Advice To Homeowners:
You are buying windows from us and arranging for an installation contractor separately. How do you avoid problems? Remember that there is no third party to arbitrate problems that you have, but being prepared for the project will save you grief. We have assembled some thoughts that we hope will help you:
- Are you paying for a Cadillac installation or an AMC Pacer installation? Just like you do not get Red Lobster quality at Taco Bell, if you take the lowest bid you will get the lowest quality. Have you gotten referrals? Have you called those references?
- Is there a signed contract? Do not let cost be the only agreement. Specifying method of installation in writing alone can prevent many eventual conflicts. Document dates, promises and amounts. A picture is truly worth a thousand words, even if you can look at them to see what kind of progress you’ve made over the years in your home. Remember that new windows, like any improvement to your home using an outside contractor, is a business transaction – treat it as such.
- Have you made notes on how the old window appeared, operated, fit? It is human nature to forget problems that we have learned to live with. New windows alone cannot solve out-of-plumb walls, out-of-square openings, non-existent flashing, etc. Generally, a replacement window contractor will not fix/correct underlying issues unless he is paid to do so.
- Will the contractor need your physical help to install heavy or awkward windows? Many contractors work alone, and to hold their prices down they assume you will help move a heavy, large window up into place. On the flip-side, some contractors will charge extra if they get too much “help.” The contractor has to stand somewhere outside the house – is that on a steeply sloped roof, a rose garden, overgrown bushes? Talk to the contractor about how they will access the work. Do you need to cut back bushes or move lawn furniture first?
- What method will be used to install new windows? This is a bad thing to assume. You need to educate yourself on this. Windows usually come with nail fins. These are always used in new construction. Our opinion is that they should be used whenever possible on replacements too. Sometimes the nail fin is removed, and the window is held in with screws through the jamb. This is acceptable if done properly. Talk to the contractor about this. Ensure that proper installation is performed, even if you personally don’t complete the work. Is the opening caulked? Was proper insulation/expanding foam used? Was primer paint applied before a final coat? Were nails/screws countersunk? Who cleans up?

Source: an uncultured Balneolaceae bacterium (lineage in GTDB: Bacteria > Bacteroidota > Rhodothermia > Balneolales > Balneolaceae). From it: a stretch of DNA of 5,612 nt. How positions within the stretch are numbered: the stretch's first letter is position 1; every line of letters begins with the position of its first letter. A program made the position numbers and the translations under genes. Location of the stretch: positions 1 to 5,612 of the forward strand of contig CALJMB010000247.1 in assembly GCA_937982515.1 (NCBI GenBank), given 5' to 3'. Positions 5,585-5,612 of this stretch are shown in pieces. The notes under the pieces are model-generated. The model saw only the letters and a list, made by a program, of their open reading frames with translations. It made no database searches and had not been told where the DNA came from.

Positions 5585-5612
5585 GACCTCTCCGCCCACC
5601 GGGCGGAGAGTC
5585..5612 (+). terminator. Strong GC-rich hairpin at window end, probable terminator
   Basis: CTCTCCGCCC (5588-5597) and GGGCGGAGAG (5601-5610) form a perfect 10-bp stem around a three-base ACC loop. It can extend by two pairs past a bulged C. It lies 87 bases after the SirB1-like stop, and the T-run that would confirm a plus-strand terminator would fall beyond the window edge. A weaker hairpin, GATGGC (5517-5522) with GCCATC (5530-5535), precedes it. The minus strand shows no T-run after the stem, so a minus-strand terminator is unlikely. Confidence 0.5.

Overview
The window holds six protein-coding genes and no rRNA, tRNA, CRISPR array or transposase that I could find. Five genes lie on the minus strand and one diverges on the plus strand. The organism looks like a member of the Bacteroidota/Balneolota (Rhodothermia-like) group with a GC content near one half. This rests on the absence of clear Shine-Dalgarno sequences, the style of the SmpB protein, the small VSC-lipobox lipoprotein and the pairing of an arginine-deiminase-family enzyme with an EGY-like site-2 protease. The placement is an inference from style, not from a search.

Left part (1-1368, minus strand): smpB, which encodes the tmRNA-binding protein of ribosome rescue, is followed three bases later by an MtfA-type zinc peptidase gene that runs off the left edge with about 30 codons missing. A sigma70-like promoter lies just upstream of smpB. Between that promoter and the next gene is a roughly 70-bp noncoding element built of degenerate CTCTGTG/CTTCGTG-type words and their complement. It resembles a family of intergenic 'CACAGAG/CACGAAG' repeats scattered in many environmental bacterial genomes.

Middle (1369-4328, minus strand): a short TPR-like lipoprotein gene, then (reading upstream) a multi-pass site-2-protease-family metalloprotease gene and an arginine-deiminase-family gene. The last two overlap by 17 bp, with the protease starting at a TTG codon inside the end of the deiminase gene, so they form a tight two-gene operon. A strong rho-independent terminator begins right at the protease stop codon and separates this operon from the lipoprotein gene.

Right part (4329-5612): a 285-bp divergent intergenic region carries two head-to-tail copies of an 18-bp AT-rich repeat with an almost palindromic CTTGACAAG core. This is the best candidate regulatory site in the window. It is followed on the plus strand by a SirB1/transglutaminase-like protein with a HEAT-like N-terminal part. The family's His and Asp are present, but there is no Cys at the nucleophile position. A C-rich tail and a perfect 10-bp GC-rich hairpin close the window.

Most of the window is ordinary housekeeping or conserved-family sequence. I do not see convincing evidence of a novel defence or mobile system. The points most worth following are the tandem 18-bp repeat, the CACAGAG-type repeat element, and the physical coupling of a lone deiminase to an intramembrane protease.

- How will interior/exterior finishes (drywall, trim boards, paint, etc) be handled? These are very important questions that directly affect installation costs!
- Ask questions! Even a simple question like who is responsible for the disposal of trash and the old window(s) shouldn’t be overlooked.
- A poor installation may void warranties. Make sure the doors/windows operate and don’t forget items like handles or screens. Verify that the installation was completed per the manufacturer’s instructions and that the installer will warrant his/her work in the event of an issue. Most importantly, the door/window must be level at the base, shimmed properly and sufficiently fastened.
- Don’t pay until you are satisfied. Don’t loan money to the installer. As a general rule never exceed one third payment at time of contract, two-thirds when materials (windows) are on-site and the final payment AFTER the job is complete and you’re sure that the contractor’s bills to his suppliers have been satisfied. NEVER pay with cash.
Remember that construction is legendary for delays and problems. If a window is made incorrectly, it can take even more time waiting for a replacement. Wind, rain, and occasionally any required permits can also slow progress (understandably). We commonly see where owners have not allowed time for any delay in home improvements, needing that work done days/hours before weddings, holidays or home sales. Quite frankly, you’re asking for problems. Don’t tempt fate by planning on completing big projects before big events.
Replacing windows is like surgery, it affects you sometimes in unforeseen ways. Changing windows is not like changing light bulbs. Finally, wait until the contractor is done before you closely analyze his work – give him a chance to complete the job unless you notice something that is urgent. They may put the window in today to close your home up for the night, planning to fit it better tomorrow. If you have a concern, you should voice it. Remember, different homeowners have different expectations. Your contractor is not a mind reader!
Professional window installers sometimes have to fill gaps around windows to give a finished look. These areas could be filled with drywall, wood trims or unfortunately with wide beads of caulk.
One alternative is to use color-matching vinyl trim strips. These are made in Milgard White and Desert Tan. Installation is with silicone caulk on double sided tape. Front Range Lumber stocks a range of caulks, flashings, as well as these Milgard products:
- White and Desert Tan caulks 10.5 oz.
- Double sided tape, 3/8” x 150’
- ½” x ¾” L-trim x 12’
- 1” x 1” L-trim x 12’
- 7/8” x 1 ½” L-trim x 12’
- 1 ¾” x 14’ flat trim (for interior use)
- Screw plugs for retro installation
- 4”, 6”, 9” and 12” Vycor window flashing
City Of Denver – Landmark Homes
Within the City of Denver it is illegal to replace windows in a Landmark District or structure without a permit. As an installer or contractor of replacement windows, it is your legal responsibility to comply with all of Denver’s permit and review requirements. Go to Denver Landmark Preservation or call 720-865-2929.